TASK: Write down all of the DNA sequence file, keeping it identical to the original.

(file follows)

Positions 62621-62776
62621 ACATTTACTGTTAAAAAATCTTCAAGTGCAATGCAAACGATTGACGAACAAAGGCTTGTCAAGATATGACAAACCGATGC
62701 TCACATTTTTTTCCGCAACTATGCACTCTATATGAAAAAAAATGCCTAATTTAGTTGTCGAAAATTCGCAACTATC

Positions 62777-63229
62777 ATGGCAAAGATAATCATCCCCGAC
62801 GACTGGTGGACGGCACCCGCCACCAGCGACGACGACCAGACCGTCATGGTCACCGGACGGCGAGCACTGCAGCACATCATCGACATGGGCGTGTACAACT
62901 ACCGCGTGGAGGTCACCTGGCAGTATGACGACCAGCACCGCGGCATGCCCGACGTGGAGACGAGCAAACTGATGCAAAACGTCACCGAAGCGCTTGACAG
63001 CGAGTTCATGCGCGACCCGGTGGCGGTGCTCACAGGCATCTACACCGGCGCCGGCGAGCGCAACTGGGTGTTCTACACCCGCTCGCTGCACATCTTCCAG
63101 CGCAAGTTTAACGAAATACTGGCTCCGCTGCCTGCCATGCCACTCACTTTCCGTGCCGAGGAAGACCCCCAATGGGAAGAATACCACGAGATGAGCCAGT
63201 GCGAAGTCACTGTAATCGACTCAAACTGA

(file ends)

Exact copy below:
Positions 62621-62776
62621 ACATTTACTGTTAAAAAATCTTCAAGTGCAATGCAAACGATTGACGAACAAAGGCTTGTCAAGATATGACAAACCGATGC
62701 TCACATTTTTTTCCGCAACTATGCACTCTATATGAAAAAAAATGCCTAATTTAGTTGTCGAAAATTCGCAACTATC

Positions 62777-63229
62777 ATGGCAAAGATAATCATCCCCGAC
62801 GACTGGTGGACGGCACCCGCCACCAGCGACGACGACCAGACCGTCATGGTCACCGGACGGCGAGCACTGCAGCACATCATCGACATGGGCGTGTACAACT
62901 ACCGCGTGGAGGTCACCTGGCAGTATGACGACCAGCACCGCGGCATGCCCGACGTGGAGACGAGCAAACTGATGCAAAACGTCACCGAAGCGCTTGACAG
63001 CGAGTTCATGCGCGACCCGGTGGCGGTGCTCACAGGCATCTACACCGGCGCCGGCGAGCGCAACTGGGTGTTCTACACCCGCTCGCTGCACATCTTCCAG
63101 CGCAAGTTTAACGAAATACTGGCTCCGCTGCCTGCCATGCCACTCACTTTCCGTGCCGAGGAAGACCCCCAATGGGAAGAATACCACGAGATGAGCCAGT
63201 GCGAAGTCACTGTAATCGACTCAAACTGA